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Mahler: Symphonies 1-10; Totenfeier; Das Lied Von Der Erde (Royal Concertgebouw Orchestra) [DVD]

3.6 out of 5 stars 15 customer reviews

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Product details

  • Format: Classical, Colour, Widescreen, PAL
  • Language: English
  • Region: All Regions
  • Aspect Ratio: 16:9 - 1.77:1
  • Number of discs: 11
  • Classification: U
  • Studio: RCO Live
  • DVD Release Date: 3 Dec. 2012
  • Run Time: 915 minutes
  • Average Customer Review: 3.6 out of 5 stars  See all reviews (15 customer reviews)
  • ASIN: B001PARXHW
  • Amazon Bestsellers Rank: 175,021 in DVD & Blu-ray (See Top 100 in DVD & Blu-ray)

Product Description

A host of accomplished conductors including Daniel Harding, Daniele Gatti, Bernard Haitink and Eliahu Inbal lead the Royal Concertgebouw Orchestra in these performances of Mahler's Symphonies Nos. 1-10. Recorded in Amsterdam over two seasons in 2010/11, the collection also includes 'Das Lied von der Erde'.

Customer Reviews

Top Customer Reviews

Format: DVD Verified Purchase
As DVD box-sets of Mahler go, this is probably the most comprehensive yet. It's in competition with Bernstein's DG set, but is in much better sound. And although Bernstein has the Vienna Philharmonic, this has the Concertgebouw -- which some consider the world's greatest orchestra -- in one of the world's most fabulous acoustics, its own hall. I'd give the set five stars, were it not for two serious handicaps.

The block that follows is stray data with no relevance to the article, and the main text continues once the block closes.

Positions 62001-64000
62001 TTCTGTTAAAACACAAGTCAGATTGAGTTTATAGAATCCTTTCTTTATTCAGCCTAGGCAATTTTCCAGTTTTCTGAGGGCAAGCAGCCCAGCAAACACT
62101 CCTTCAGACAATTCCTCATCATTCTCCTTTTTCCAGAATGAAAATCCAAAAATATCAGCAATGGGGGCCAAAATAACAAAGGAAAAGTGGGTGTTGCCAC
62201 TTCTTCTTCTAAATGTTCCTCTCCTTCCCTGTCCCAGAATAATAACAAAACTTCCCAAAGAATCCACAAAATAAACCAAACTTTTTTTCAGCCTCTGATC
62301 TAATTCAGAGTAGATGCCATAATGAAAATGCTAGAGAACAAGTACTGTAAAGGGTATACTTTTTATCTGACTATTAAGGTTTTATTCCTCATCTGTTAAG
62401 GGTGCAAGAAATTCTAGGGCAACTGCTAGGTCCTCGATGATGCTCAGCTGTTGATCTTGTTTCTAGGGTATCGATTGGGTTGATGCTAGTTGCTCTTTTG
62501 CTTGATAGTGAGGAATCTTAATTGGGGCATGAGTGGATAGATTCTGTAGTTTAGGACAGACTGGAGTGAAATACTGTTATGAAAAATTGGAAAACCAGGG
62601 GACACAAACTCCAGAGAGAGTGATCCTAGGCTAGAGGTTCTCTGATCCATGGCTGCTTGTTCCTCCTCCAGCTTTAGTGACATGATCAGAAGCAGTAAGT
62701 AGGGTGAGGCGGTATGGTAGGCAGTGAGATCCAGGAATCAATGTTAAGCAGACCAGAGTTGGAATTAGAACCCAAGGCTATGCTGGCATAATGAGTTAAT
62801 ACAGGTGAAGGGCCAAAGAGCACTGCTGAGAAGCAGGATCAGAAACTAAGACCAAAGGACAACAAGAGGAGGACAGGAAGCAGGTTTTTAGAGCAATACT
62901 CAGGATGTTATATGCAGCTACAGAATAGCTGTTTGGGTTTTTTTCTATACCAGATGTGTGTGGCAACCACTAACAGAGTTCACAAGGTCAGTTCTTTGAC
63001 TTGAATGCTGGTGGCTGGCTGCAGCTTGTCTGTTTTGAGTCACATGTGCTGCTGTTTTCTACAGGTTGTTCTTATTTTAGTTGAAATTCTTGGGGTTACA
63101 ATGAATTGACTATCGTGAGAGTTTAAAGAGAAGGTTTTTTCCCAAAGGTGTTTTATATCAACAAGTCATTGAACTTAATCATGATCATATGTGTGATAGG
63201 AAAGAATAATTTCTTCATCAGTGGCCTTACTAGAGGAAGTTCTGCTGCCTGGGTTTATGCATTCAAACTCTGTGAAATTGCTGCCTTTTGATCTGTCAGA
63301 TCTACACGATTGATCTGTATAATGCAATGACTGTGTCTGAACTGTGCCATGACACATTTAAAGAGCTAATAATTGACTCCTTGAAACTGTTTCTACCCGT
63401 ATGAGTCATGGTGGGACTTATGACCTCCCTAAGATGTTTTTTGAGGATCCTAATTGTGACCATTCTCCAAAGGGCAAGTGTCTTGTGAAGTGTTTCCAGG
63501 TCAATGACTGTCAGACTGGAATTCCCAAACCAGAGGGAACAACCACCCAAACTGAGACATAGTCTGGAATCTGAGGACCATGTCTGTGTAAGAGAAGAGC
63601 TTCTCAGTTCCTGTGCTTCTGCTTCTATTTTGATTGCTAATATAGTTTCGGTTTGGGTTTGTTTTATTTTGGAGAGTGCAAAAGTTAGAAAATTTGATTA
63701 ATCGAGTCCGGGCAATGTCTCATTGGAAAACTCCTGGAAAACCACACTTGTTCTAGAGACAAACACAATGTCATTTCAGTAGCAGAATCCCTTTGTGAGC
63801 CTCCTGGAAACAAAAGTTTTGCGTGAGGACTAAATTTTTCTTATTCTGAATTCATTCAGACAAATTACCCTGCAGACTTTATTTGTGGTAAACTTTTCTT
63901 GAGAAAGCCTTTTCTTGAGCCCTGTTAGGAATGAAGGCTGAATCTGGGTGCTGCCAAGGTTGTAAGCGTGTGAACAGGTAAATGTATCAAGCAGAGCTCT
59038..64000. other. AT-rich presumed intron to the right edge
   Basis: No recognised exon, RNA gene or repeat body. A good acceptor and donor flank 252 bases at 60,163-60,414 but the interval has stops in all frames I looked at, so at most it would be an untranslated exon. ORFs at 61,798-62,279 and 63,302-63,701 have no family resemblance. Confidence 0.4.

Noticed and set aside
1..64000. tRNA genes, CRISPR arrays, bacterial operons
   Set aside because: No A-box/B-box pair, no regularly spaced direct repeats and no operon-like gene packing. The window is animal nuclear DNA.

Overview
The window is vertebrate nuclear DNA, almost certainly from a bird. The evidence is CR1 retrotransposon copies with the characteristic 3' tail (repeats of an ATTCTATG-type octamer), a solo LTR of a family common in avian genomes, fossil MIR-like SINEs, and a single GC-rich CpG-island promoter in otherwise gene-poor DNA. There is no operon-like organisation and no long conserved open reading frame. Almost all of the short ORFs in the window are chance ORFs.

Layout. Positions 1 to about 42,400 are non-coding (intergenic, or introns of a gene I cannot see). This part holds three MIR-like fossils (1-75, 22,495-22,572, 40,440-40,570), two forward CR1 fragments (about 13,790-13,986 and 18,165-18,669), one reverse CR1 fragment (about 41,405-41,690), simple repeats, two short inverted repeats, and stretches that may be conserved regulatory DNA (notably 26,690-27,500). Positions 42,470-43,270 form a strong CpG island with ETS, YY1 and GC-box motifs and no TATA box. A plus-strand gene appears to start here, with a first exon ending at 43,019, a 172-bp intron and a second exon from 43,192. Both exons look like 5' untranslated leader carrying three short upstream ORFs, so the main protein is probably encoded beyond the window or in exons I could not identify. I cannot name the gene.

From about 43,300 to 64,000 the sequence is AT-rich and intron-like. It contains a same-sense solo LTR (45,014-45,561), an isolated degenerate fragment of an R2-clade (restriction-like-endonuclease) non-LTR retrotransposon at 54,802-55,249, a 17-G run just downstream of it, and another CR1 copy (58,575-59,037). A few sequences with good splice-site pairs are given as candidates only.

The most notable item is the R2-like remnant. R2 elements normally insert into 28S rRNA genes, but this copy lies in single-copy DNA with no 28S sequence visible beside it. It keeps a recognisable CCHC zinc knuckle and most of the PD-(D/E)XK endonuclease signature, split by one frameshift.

The first is Lorin Maazel's performance of the Sixth Symphony, which he seems to be phoning in from planet nod. Granted his Scherzo (he uses the Scherzo-Andante order of the two middle movements) actually does come across as a scherzo, thus balancing the two opening fast movements; and he does wake up towards the end of the third movement; but over all this is woefully slow and somnolent, taking an astonishing 95 minutes (you might compare it with one of Maazel's predecessors at the NYPO, Mitropoulos, who took all of 22 minutes less!).
The second problem is the presentation. The eleven discs are in slimline boxes encased in a rather flimsy cardboard box, without any documentation, not a single booklet. We're left to guess that these performances are taken from the two-year Mahler Festival celebrating the centenary of his death, and 150 years from his birth. Apart from the performance dates on the front of each box, there's a track list inside each cover, with credits but no timings, which seems perverse. The films themselves are very well and sensitively directed, though without final credits. But the really surprising omission is the complete lack of subtitles for the vocal movements, which -- unless you know the symphonies well or have the texts already -- is a severe drawback, particularly in the Eighth and Das Lied von der Erde.
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Format: Blu-ray
During Mahler's lifetime few orchestras had as great a rapport with the composer as the Royal Concertgebouw Orchestra. Rejected by other cities and musicians, Mahler had a working relationship with the Dutch orchestra and its chief conductor Willem Mengelberg that was crucial. The tradition continued after Mahler's death and into the second half of the 20th century with Eduard van Beinum and subsequently great Mahlerians such as Bernard Haitink, Riccardo Chailly and, now, chief conductor Mariss Jansons.